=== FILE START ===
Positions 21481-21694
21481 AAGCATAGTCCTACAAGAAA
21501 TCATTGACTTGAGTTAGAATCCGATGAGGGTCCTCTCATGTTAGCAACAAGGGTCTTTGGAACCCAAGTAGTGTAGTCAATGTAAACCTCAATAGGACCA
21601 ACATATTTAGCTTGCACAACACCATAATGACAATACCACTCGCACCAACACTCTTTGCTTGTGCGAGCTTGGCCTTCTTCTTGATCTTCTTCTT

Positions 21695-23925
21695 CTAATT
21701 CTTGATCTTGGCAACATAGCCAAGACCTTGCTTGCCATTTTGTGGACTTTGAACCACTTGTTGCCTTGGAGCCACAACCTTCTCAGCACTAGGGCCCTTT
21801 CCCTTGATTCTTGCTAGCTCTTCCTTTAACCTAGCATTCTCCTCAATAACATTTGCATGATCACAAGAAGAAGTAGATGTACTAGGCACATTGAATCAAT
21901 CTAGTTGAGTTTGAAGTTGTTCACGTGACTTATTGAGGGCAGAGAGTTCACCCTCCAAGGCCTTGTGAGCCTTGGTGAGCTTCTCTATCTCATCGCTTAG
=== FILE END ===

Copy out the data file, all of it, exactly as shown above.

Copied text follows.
Positions 21481-21694
21481 AAGCATAGTCCTACAAGAAA
21501 TCATTGACTTGAGTTAGAATCCGATGAGGGTCCTCTCATGTTAGCAACAAGGGTCTTTGGAACCCAAGTAGTGTAGTCAATGTAAACCTCAATAGGACCA
21601 ACATATTTAGCTTGCACAACACCATAATGACAATACCACTCGCACCAACACTCTTTGCTTGTGCGAGCTTGGCCTTCTTCTTGATCTTCTTCTT

Positions 21695-23925
21695 CTAATT
21701 CTTGATCTTGGCAACATAGCCAAGACCTTGCTTGCCATTTTGTGGACTTTGAACCACTTGTTGCCTTGGAGCCACAACCTTCTCAGCACTAGGGCCCTTT
21801 CCCTTGATTCTTGCTAGCTCTTCCTTTAACCTAGCATTCTCCTCAATAACATTTGCATGATCACAAGAAGAAGTAGATGTACTAGGCACATTGAATCAAT
21901 CTAGTTGAGTTTGAAGTTGTTCACGTGACTTATTGAGGGCAGAGAGTTCACCCTCCAAGGCCTTGTGAGCCTTGGTGAGCTTCTCTATCTCATCGCTTAG